Valley Spirit: February 26, 1868Go To Page : 1 | 2 | 3 | 4 |
President Moving on Stanton's Works
(Column 01)Summary: Details Johnson's attempts to remove Stanton from the War Department and Stanton's resistance. Editor wants the matter brought before the Courts, certain of a verdict against the Tenure-of-Office Bill. Also fears Radicals will fight against such a verdict and do everything they can to prevent a judicial decision.
Full Text of Article:The Border Relief Bill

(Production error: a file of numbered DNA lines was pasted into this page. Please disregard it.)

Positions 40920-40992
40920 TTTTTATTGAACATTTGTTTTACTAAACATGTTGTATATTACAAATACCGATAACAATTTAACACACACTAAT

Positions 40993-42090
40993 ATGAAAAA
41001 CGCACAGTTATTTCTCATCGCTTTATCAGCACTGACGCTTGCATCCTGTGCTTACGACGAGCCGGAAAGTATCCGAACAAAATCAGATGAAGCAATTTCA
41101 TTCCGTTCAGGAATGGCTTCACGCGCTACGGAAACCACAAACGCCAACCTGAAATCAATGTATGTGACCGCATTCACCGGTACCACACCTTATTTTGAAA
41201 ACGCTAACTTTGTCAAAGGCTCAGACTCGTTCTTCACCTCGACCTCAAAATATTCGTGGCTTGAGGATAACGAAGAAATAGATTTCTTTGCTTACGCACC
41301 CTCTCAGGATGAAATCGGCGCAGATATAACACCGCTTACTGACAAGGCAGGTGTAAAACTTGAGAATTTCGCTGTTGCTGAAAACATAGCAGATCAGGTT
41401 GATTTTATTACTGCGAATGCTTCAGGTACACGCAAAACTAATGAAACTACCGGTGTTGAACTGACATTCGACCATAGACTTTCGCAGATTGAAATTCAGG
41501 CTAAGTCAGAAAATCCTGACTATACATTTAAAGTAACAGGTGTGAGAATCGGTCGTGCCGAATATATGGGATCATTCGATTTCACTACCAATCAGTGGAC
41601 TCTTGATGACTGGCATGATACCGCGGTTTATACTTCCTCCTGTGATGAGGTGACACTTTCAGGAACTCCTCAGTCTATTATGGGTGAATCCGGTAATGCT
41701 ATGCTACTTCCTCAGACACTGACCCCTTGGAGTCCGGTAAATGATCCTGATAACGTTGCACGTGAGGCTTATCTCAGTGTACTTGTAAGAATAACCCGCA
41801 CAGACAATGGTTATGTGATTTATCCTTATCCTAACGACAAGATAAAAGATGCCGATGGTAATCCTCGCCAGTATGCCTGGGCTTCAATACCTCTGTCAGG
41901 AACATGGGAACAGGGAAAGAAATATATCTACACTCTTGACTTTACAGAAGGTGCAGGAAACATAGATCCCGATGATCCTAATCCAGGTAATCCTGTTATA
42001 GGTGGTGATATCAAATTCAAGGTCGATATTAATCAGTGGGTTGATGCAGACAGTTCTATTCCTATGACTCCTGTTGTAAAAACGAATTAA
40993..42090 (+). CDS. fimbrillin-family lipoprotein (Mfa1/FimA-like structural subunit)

Stanton does not find the War Department a bed of roses. True, he sleeps in it, but not from choice. It is a matter of necessity. He fears that, if he leaves it for a single night, he may find, at the dawn of day, some other person in possession. The President is bent on "re-occupying and repossessing" the war office. He has no idea of surrendering his constitutional right to have a Cabinet of his own selection. He does not intend to permit the Senate to encroach upon his privileges to the extent of forcing upon him, as one of his Secretaries, a man whom he has already suspended from the position, in whom he has no confidence, and between whom and himself there are irreconcileable differences of opinion and policy. Accordingly, he has issued an order removing Stanton. in so doing, the Radicals say that he has violated the Tenure-of-Office-Bill, and has thus shown a disposition to resist the Legislative Department of the Government. This,they say, renders him liable to impeachment.